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Salesforce Marketing Cloud: Email validation, IP strategy


Just a quick post for today, with a couple of random bits of Salesforce Marketing Cloud (aka ExactTarget) info. These have been sitting in my notes for a while, and since I've got nothing else Marketing Cloud related to share right now, I figured I'd wrap them up into this tiny little post right here.

First, Salesforce Marketing Cloud has an email validation API. Did you know? I didn't know. Let's take a look at what the documentation says it can do. The "Validate Email" API has multiple criteria (validators): SyntaxValidator, MXValidator, and ListDetectiveValidator. One assumes syntax validator is a format checker. The reference to List Detective implies that the address is checked to see if its username or domain matches against the List Detective filtering list, meaning that Marketing Cloud would reject import of the address under normal circumstances. The MX Validator, I assume, is some sort of DNS check to look for a valid MX record, but be warned that this is but an assumption on my part. 

If you're a Salesforce Marketing Cloud user and you capture addresses outside of Salesforce, this API might come in handy to help you ensure that you don't waste time later trying to import addresses that would fail their validation checks. Checking for address validity at point of capture is never a bad thing; it allows you to provide feedback to the potential subscriber, warning them that you don't think their address is valid, and giving them an opportunity to correct the address before submission.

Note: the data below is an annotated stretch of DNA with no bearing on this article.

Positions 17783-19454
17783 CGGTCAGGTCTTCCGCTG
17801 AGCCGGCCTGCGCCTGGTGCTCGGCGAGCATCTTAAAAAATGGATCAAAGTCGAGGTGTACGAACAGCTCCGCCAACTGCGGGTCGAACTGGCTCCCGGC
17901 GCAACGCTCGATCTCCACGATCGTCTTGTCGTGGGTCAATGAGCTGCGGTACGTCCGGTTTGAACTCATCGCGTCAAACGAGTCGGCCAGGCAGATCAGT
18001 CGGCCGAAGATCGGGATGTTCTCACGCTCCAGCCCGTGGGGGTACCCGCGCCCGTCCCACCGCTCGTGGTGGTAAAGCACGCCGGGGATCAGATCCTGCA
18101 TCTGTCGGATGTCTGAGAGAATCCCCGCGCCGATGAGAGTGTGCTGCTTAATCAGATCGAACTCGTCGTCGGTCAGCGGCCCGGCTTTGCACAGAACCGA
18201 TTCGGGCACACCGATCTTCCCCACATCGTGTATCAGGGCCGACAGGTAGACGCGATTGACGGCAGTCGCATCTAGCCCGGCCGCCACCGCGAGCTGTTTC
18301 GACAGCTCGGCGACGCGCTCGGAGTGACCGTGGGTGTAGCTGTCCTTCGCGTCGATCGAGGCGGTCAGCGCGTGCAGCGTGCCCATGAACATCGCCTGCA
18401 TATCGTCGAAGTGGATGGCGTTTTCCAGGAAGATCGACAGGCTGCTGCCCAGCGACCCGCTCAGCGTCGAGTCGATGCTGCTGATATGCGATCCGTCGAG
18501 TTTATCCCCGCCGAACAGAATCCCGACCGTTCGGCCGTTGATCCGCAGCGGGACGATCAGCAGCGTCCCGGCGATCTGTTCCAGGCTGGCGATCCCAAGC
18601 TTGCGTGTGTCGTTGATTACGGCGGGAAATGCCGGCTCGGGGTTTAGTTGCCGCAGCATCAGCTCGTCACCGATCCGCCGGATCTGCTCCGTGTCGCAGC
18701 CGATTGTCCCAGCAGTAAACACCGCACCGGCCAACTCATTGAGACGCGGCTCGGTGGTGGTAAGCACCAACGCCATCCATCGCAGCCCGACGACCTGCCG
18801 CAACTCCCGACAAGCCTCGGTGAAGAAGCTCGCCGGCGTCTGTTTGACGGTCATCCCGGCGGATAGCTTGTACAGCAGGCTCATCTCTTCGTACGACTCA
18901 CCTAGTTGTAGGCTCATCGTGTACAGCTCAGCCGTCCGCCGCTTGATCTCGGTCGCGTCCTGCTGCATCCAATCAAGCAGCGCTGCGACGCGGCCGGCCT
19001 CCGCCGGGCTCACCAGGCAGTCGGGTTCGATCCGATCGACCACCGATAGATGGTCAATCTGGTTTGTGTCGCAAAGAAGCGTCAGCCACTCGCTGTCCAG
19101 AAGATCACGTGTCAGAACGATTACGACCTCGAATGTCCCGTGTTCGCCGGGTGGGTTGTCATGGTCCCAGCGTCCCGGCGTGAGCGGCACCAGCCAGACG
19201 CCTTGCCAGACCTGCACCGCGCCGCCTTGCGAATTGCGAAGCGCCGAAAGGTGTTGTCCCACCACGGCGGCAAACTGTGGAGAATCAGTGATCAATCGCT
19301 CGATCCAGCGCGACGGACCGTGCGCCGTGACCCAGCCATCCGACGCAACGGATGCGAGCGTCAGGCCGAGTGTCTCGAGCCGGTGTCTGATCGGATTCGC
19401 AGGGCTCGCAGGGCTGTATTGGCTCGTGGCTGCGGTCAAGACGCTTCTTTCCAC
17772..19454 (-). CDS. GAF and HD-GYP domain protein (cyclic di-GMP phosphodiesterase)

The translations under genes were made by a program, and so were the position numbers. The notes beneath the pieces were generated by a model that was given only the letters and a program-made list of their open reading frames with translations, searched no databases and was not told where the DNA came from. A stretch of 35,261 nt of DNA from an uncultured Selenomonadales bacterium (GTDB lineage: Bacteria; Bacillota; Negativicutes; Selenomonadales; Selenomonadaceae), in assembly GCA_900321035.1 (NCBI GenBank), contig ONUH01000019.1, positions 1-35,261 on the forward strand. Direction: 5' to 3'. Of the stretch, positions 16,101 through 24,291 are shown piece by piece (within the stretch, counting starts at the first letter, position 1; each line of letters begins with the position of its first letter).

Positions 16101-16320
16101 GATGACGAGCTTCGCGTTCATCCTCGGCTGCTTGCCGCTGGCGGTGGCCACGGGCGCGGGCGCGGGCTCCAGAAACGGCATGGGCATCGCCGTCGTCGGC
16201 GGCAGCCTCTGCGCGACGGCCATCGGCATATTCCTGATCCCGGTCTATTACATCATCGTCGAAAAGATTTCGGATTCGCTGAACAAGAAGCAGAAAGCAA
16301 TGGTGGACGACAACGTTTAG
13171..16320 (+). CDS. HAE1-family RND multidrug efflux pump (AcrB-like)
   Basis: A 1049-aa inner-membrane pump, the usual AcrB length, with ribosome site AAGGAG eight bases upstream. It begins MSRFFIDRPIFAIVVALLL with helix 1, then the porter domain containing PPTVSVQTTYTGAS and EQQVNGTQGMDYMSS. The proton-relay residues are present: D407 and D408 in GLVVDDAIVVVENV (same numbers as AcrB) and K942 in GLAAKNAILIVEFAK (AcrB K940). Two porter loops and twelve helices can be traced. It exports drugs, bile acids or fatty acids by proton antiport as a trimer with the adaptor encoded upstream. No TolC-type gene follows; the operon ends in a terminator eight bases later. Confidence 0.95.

Next, Marketing Cloud shared/dedicated IP policies have apparently been updated, Stefano Crepaz, Salesforce Marketing Cloud Lead for Richemont shared back in October. The change? Salesforce will no longer allow a mix of configuration between shared IP and dedicated IP for business units (child accounts) inside of the same Enterprise (account grouping). Meaning that if your set of accounts has dedicated IP addresses configured, they are not able to grant you any access to send any mail via shared IP addresses.

This makes sense and seems like a sound policy. Clients on dedicated IP address are best positioned to control their own deliverability -- IP reputation, specifically, is based only on their sends and nobody else's. Occasionally a sender will want to siphon off some mail to send it via a shared IP address, usually because they're worried about potential reputation damage to their dedicated IP address.

The problem with moving that mail to a shared IP address or shared IP pool is that the damage still happens; it's just a shared IP that gets harmed, impacting multiple clients and system infrastructure. If you want to wrap it in metaphor, ask yourself, why would I want to let you set my own house on fire, engaging in activity that you didn't want to do inside your own house, because of that fear of fire?


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